Dynamic Inconsistency

Hyperbolic discounting


In economics, dynamic inconsistency, or time inconsistency, describes the situation: A decision-maker’s preferences change over time, in such a way that a preference, at one point in time, is inconsistent with a preference at another point in time. It is often easiest to think about preferences over time in this context by thinking of decision-makers as being made up of many different ‘selves,’ with each self representing the decision-maker at a different point in time. So, for example, there is my today self, my tomorrow self, my next Tuesday self, my year from now self, etc. The inconsistency will occur when somehow the preferences of some of the selves are not aligned with each other.

In the context of behavioral economics, time inconsistency is related to how each different self of a decision-maker may have different preferences over current and future choices. One common way in which selves may differ in their preferences is they may be modeled as all holding the view that now has especially high value compared to any future time. This is sometimes called the ‘immediacy effect’ or ‘temporal discounting.’ As a result the present self will care too much about herself and not enough about her future selves. Self control literature relies heavily on this type of time inconsistency, and it relates to a variety of topics including procrastination, addiction, efforts at weight loss, and saving for retirement.

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December 5, 2014

Regression Toward the Mean

madden curse

The Drunkards Walk

Regression toward the mean simply says that, following an extreme random event, the next random event is likely to be less extreme. In no sense does the future event ‘compensate for’ or ‘even out’ the previous event, though this is assumed in the gambler’s fallacy. Regression toward the mean was first described by Victorian polymath Francis Galton. He found that offspring of tall parents tended to be shorter. Also, offspring of shorter parents tended to be taller. Galton stated that processes that did not follow regression towards the mean would quickly go out of control. In finance, the term ‘mean reversion’ has a different meaning. Jeremy Siegel at Wharton uses it to describe a financial time series in which ‘returns can be very unstable in the short run but very stable in the long run,’ in seasonal businesses for example.

The effect can be exploited for general inference and estimation: the hottest place in the country today is more likely to be cooler tomorrow than hotter, as compared to today; the best performing mutual fund over the last three years is more likely to see relative performance decline than improve over the next three years; the most successful Hollywood actor of this year is likely to have less gross than more gross for his or her next movie; the baseball player with the greatest batting average by the All-Star break is more likely to have a lower average than a higher average over the second half of the season, etc.

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December 5, 2014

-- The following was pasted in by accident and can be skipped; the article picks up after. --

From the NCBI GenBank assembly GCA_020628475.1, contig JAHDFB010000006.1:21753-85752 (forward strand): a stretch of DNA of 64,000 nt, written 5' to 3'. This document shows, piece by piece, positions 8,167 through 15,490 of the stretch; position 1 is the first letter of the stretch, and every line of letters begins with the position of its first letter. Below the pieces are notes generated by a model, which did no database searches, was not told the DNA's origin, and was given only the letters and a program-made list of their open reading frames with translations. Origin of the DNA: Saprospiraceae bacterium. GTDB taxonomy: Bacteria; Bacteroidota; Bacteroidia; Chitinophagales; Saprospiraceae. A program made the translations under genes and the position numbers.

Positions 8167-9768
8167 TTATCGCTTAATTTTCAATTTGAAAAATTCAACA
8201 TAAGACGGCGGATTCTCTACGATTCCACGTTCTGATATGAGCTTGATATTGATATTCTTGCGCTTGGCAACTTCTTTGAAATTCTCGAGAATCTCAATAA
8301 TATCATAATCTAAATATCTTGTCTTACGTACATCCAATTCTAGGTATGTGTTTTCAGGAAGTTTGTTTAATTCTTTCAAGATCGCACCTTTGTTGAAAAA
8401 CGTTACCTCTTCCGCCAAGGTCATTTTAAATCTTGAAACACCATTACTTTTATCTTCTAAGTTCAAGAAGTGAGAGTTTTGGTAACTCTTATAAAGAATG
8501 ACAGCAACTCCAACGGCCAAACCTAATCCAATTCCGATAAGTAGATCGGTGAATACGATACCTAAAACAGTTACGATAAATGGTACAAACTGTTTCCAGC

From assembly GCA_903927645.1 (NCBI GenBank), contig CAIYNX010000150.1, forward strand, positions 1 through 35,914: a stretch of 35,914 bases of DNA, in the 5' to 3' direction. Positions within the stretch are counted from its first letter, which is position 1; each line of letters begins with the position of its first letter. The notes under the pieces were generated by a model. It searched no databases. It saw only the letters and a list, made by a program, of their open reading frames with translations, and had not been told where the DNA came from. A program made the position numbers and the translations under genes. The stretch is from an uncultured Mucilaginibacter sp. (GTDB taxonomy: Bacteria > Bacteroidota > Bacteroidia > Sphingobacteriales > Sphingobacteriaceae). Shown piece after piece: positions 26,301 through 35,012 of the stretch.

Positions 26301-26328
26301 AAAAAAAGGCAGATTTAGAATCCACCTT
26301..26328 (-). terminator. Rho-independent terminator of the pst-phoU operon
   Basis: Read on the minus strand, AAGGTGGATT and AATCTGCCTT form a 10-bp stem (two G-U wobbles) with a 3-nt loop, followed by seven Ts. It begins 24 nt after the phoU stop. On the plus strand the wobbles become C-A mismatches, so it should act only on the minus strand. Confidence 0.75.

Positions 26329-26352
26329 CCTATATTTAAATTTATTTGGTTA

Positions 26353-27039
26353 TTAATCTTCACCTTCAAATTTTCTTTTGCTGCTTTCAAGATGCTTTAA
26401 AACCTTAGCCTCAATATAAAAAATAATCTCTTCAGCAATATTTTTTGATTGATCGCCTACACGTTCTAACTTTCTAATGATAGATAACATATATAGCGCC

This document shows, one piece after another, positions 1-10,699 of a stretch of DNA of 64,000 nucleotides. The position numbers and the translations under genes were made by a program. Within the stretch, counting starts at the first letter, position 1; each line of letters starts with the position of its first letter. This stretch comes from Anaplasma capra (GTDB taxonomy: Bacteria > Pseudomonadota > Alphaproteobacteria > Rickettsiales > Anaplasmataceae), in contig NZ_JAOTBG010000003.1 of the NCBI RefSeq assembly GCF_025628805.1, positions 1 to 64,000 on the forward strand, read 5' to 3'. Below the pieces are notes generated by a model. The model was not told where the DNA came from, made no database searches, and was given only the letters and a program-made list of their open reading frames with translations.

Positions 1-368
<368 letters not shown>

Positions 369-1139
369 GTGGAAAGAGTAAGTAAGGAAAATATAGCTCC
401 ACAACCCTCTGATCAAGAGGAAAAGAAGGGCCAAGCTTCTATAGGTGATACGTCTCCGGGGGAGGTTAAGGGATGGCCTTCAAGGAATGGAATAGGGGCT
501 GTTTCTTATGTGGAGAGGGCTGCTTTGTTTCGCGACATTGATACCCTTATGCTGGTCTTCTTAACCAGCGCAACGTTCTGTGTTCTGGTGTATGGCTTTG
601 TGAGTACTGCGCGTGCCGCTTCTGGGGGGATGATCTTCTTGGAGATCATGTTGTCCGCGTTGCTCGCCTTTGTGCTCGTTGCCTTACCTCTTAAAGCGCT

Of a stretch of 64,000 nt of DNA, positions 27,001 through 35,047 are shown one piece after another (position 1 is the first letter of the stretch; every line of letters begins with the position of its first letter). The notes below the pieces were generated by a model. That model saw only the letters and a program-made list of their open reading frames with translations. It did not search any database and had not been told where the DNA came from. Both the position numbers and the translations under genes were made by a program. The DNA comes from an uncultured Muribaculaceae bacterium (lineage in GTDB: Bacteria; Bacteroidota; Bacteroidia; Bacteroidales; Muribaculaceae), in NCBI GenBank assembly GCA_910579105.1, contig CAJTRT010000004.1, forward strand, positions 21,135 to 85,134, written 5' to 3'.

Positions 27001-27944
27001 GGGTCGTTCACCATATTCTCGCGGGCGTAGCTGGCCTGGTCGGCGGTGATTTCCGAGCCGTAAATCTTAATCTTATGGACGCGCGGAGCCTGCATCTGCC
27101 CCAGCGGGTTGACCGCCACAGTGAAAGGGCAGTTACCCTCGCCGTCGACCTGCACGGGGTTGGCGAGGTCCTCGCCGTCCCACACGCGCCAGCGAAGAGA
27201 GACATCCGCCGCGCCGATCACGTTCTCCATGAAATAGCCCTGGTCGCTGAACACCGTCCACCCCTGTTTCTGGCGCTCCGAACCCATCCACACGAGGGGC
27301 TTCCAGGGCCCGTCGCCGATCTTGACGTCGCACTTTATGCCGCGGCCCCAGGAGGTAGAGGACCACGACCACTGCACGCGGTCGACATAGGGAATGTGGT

Body Camera

bodycam by Sam Woolley

Body worn video (BWV), including what is referred to as a body worn camera (BWC), is a video recording system that is typically utilized by law enforcement to record their interactions with the public, gather video evidence at crime scenes, and has been known to increase both officer and citizen accountability. BWCs are notable because their placement, often on the front of a shirt, provides for first person perspective and ultimately a more complete chain of evidence.

Body worn video was first adopted by British police in 2005, appearing in the form of small-scale tests conducted by the Devon and Cornwall Police. In 2006, the first significant deployments of BWV were undertaken as part of the Domestic Violence Enforcement Campaign. The basic command units equipped with the head cameras recorded everything that happened during an incident from the time of arrival which led to the ‘preservation of good-quality first disclosure evidence from the victim.’

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December 4, 2014

Metamagical Themas


Douglas Hofstadter by Gilles Esposito-Farèse

Metamagical [met-uh-maj-i-kuhlThemas [thee-muhs] is an eclectic collection of articles that cognitive scientist Douglas Hofstadter wrote for ‘Scientific American’ during the early 1980s. The title is an anagram of Martin Gardner’s ‘Mathematical Games,’ the column that preceded Hofstadter’s. The anthology was published in 1985. Major themes include: self-reference in memes (ideas that spread within cultures), language, art and logic; discussions of philosophical issues important in cognitive science/AI; analogies and what makes something similar to something else (specifically what makes, for example, an uppercase letter ‘A’ recognizable as such); and lengthy discussions of the work of political scientist Robert Axelrod on the prisoner’s dilemma (a game theory problem).

There are three articles centered on the Lisp programming language, where Hofstadter first details the language itself, and then shows how it relates to Gödel’s incompleteness theorem. Two articles are devoted to Rubik’s Cube and other such puzzles. Many other topics are also mentioned, all in Hofstadter’s usual easy, approachable style. Many chapters open with an illustration of an extremely abstract alphabet, yet one which is still recognizable as such. The game of ‘Nomic’ (in which the rules of the game include mechanisms for the players to change those rules) was first introduced to the public in this column, in June 1982.

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December 3, 2014

Takako Konishi


Takako Konishi (1973 – 2001) was an office worker from Tokyo who was found dead in a field outside Detroit Lakes, Minnesota on November 15, 2001. Konishi had originally arrived in Minneapolis earlier that month, traveled to Bismarck, then to Fargo, and finally to Detroit Lakes, where she died. Her death was ruled a suicide, but it was insinuated by the media that she had died trying to locate the missing money hidden by Steve Buscemi’s character, Carl Showalter, in the 1996 film ‘Fargo,’ under the impression that the film was based on a true story. Investigations by American film writer/director Paul Berczeller discovered the entire ‘Fargo’ story had come about as the result of a misunderstanding between Konishi and one of the Bismarck police officers with whom she had been talking.

The story was then inflated by the media, leading to an urban legend. Instead, it was discovered, Konishi had been very depressed after losing her job at a Tokyo travel agency, and had come to Minneapolis because it was a place she had previously visited with her lover, a married American businessman. Depressed and lonely, Konishi had been wandering Detroit Lakes when she decided to commit suicide with an overdose of alcohol and sedatives. Her story was detailed in the 2003 documentary film ‘This Is a True Story,’ directed by Berczeller. In addition, the urban legend surrounding her death is the basis for the 2014 film ‘Kumiko, the Treasure Hunter.’